Education Technologies – Who is Training the Trainers?

Today, it is not unheard of for schools to have access to many varied types of education technologies. Many public school systems are able to use interactive whiteboards, laptops, wireless slate devices, software, amplification systems, and document cameras to support learning for their students.

While having the ability to teach students about technology and its use is wonderful, general education teachers are being asked more regularly to teach the students about a myriad of technology items. What if the teachers know no more (or perhaps know less) than the students to which they are to be teaching? This could serve as a challenge for students and teachers.

Many states currently have, or are working on, putting technology standards into place at all public school levels. These standards serve an important purpose. While we want children to be able to learn about technology, making sure there is a scope and sequence is just as important. Teaching young elementary kids how to use a keyboard and mouse will be just as appropriate as instructing middle schoolers about online predators and internet safety. By having specific topics at each grade level that are developmentally right, teachers can make sure that there are no earning gaps for the children.

Having qualified staff to educate our children is also an important consideration. When the regular education teak her is asked to fulfill this role, he may not feel technology literate himself. If the instructor is from an older generation, she may be intimidated and not be able to accurately teach the subject if not trained properly. If districts are expecting teachers to introduce technology standards, they should also be prepared with additional staff development opportunities at every level for all to partake. It is only fair to the instructor and the students.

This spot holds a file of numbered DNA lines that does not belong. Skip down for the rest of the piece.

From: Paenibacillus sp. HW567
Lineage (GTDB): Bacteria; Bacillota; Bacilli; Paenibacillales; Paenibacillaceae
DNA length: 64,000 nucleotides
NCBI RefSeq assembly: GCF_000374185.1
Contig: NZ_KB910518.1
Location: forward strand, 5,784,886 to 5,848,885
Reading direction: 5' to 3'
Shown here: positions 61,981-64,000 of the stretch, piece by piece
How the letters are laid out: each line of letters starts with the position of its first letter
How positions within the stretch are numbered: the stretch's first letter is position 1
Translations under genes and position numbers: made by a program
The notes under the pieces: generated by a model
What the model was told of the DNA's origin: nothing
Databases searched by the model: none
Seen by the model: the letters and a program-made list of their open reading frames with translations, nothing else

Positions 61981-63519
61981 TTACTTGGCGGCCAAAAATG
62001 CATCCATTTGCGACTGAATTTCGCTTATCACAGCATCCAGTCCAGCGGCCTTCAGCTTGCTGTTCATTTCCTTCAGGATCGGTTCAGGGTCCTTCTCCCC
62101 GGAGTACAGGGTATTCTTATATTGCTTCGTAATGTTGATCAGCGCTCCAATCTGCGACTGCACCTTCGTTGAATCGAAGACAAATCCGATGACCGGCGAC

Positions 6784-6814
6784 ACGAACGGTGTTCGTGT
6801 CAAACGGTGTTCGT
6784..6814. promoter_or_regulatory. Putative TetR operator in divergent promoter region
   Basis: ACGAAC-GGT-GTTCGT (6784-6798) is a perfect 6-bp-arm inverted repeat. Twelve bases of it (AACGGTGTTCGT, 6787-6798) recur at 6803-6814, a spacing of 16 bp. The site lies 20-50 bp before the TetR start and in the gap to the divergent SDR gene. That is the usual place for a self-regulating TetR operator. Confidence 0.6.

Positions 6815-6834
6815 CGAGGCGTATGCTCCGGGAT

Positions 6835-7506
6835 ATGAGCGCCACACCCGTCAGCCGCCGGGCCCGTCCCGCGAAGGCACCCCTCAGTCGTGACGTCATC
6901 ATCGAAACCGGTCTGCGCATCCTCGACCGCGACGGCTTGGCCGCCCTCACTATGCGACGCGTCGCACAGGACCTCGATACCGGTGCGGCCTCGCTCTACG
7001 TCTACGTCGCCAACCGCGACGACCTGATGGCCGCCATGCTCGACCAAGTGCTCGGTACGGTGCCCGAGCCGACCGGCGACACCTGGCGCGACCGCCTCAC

With so many new online etiquette rules, keeping up with the children becomes quite a task for anyone who works with them on a daily basis. Many times, students are more technologically advanced than the leader of the class. This poses a problem in many ways. Teachers must step up to the challenge of trying to stay one step ahead of the game by reading trade journals and asking technology directors within their district for the latest technology news. Being educated about trends will keep adults ready to approach this new learning avenue with confidence.

Staying Ahead With Educational Technology

As technological organizations keep hitting the consumer market with various types of advances, it is essential to keep abreast of the latest pads, pods and perks available. Many regions require their schooling establishments to adopt the approach of incorporating computers as part of the educational system. Also known as educational technology, this subject has been the catchword since the abacus and calculator made their appearance a while back as the next best in advanced learning systems.

Although computers are toted to be the man’s new best friend, one still needs to incorporate intelligence into its usage as it remains no more a tool than a blender. Understandably, it is able to perform a whole lot more than a kitchen appliance but it only functions as well as it is intended to so long it is put to good use. Whatever advances made into artificial intelligence is still man-made. As the saying goes, the creation is only as good as its creator.